By Ljiljana Kovacevic
The public in Doboj — already familiar with such incidents — was shaken yet again after four people died and several were seriously injured in separate mine explosions ten days ago.
Doboj, located around 60km north of Sarajevo, was a strategic point during the 1992-95 conflict. The warring parties used mines to secure the dividing front line along the area around the town.
Sixteen years after the end of the war, spouses Salih and Sahza Hasanamidzic went on Barakovac Hill near the town to collect bullet shells, friends and relatives say, with the aim of selling them as scrap metal.
The two skidded into a still uncleared minefield and triggered a mine. Sahza was seriously wounded from the explosion and died soon after. Salih, a war veteran, survived suffering only light injuries.
“The Civil Protection team came to the scene to clean up the area so that the police could carry out an investigation and found the bottom of a mine. It is a quite unreachable terrain, there are trenches because the front line was there during the war,” Civil Protection anti-mine operations officer Simo Djurovic told SETimes.
Later in the day, a mine exploded as five RS Railways workers were cleaning the area around the track in Sevarlije near Doboj. Dushan Petrovic and Miroslav Nikic died at the hospital, while the other three were seriously wounded.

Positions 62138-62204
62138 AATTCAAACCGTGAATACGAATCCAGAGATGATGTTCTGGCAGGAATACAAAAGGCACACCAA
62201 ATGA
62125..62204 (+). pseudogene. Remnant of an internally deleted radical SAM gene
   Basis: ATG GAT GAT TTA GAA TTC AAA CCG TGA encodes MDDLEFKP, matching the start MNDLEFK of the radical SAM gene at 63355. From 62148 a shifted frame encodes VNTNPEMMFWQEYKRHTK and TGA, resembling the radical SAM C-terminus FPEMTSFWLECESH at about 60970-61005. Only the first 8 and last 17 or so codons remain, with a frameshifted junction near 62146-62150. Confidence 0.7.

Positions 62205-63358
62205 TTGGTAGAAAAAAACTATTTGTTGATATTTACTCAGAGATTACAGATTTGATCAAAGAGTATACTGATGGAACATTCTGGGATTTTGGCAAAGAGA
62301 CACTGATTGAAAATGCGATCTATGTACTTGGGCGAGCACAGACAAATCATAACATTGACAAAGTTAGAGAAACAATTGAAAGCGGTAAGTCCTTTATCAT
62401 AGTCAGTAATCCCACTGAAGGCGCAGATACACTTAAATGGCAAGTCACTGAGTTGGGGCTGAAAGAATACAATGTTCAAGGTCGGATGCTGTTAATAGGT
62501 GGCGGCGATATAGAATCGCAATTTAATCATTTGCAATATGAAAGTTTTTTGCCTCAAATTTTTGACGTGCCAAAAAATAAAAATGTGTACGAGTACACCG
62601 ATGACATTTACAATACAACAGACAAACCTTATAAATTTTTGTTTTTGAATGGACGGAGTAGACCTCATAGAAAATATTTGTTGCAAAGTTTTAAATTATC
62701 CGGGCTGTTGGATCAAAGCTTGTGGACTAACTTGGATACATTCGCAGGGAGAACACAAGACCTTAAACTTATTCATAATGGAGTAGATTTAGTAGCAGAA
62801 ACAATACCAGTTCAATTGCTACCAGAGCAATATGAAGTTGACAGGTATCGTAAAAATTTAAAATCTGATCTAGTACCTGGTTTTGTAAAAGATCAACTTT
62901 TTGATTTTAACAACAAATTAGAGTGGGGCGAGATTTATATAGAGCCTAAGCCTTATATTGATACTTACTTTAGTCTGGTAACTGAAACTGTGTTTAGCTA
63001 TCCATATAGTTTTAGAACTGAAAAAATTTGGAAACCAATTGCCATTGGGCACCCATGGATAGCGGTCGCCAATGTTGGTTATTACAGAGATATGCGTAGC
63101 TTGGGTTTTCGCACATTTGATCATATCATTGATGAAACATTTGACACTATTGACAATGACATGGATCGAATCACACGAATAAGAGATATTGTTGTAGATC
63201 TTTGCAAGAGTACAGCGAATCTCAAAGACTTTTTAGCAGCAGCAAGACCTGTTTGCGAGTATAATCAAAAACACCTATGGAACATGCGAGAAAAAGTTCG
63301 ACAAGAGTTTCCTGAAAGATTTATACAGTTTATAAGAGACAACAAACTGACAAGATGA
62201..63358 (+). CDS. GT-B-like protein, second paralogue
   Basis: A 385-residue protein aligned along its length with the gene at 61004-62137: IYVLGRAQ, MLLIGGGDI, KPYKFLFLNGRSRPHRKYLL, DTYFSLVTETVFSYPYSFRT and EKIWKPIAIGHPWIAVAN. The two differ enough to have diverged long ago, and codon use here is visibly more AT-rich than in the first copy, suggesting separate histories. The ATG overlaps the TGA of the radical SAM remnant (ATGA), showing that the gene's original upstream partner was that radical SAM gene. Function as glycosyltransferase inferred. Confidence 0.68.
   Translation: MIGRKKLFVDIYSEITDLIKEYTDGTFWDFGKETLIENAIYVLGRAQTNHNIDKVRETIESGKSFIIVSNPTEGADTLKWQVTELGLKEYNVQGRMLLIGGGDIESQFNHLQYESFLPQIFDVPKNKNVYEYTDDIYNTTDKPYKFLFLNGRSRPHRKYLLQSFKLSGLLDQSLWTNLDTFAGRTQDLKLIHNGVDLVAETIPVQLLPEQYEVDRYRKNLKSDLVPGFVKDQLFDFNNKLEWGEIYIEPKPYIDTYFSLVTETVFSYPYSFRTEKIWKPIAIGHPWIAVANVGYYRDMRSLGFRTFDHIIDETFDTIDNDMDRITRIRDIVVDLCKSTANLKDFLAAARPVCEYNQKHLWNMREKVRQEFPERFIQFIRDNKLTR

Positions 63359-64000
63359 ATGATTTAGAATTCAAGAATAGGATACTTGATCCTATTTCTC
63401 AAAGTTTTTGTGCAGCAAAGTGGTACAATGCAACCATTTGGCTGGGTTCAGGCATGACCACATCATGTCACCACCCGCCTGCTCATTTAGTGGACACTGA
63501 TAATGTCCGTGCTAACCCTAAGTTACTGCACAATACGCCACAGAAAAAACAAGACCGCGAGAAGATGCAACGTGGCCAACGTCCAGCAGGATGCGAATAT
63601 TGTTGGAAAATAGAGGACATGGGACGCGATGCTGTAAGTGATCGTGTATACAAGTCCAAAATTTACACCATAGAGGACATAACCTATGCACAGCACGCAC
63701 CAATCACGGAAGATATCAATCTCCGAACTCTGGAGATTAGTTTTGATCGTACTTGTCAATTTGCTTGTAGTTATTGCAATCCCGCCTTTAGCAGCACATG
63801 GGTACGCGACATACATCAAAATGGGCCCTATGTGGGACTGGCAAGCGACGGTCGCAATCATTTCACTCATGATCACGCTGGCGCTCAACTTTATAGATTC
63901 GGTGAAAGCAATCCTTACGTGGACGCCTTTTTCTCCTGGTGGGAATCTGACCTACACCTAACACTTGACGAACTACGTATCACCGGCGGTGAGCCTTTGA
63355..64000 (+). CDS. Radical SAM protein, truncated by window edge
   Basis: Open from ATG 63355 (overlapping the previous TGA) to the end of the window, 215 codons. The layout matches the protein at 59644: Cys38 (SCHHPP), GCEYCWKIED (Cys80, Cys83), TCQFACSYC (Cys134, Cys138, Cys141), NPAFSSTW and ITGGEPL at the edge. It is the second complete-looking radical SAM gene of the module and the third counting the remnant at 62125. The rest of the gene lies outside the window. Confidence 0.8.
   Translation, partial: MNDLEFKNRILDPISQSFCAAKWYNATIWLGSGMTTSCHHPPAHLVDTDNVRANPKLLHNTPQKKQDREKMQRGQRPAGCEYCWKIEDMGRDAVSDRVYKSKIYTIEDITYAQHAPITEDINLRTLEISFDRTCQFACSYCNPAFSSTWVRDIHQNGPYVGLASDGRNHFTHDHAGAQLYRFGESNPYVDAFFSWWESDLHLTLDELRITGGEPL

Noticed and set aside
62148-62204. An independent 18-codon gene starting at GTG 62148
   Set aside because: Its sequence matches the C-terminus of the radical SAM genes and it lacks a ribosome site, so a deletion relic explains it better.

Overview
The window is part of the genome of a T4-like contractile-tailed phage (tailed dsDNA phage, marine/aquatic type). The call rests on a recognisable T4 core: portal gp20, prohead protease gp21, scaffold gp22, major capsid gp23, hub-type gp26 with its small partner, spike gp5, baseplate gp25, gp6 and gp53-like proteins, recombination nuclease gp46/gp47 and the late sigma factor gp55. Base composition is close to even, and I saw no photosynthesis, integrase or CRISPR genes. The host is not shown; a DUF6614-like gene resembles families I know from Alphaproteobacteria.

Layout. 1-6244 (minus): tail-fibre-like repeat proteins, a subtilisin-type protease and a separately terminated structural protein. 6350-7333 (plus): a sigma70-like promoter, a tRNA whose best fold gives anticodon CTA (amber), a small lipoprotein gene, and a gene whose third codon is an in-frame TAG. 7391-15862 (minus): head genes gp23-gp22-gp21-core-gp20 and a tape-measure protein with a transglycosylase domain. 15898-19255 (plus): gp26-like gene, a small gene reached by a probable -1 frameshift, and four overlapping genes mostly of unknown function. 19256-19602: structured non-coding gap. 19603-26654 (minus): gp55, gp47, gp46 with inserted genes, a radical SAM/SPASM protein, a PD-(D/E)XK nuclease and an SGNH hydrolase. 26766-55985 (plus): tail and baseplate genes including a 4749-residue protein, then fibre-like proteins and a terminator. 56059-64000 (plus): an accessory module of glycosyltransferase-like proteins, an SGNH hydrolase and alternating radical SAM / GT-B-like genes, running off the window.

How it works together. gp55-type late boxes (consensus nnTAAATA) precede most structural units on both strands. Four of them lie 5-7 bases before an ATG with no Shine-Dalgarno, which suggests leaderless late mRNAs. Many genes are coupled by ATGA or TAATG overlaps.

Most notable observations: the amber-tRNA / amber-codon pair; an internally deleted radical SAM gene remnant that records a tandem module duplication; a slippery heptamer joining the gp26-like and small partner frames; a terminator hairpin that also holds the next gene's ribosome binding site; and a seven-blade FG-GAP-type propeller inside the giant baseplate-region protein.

Emir Agic was fishing on the Bosna River near the place of the incident and was the first to hear the explosion and screams and calls for help.
“A young fellow, also a rail worker, called me to help his colleagues. I called five other fishermen, we climbed the bushes and carried them. The ambulance arrived shortly,” Agic told the media.
Local fishermen said the area where the explosion took place was covered with mines during the war. RS Railways management, however, said no warning sign had been put up to indicate the danger.
Bojan Topalovic, one of the injured workers, said the company had assured the workers that the area was safe. The accident, and particularly the memory of his dismembered friends, will stay with him all his life, he said.
“Two pieces of shrapnel hit me, but I managed to call an ambulance, get off the road and stop vehicles to ask for help,” he recounted. A day after the Doboj incidents, a middle-aged man was killed in the village of Jasenica — located on the inter-entity line of separation between Modrica and Gradacac — as he walked into a minefield while cutting trees.
In the 16 years since the end of the war, 1,670 people have been injured from stepping on mines in BiH, and 583 of them died. Furthermore, 113 de-miners suffered injuries while carrying out their operations, with 46 deaths as a result.
About 24 square miles of the Doboj municipality are mined making it one of the most serious cases in the country. Eighty-four people have suffered mine explosion injuries in the Doboj municipality since the end of the conflict. Thirty of them have died.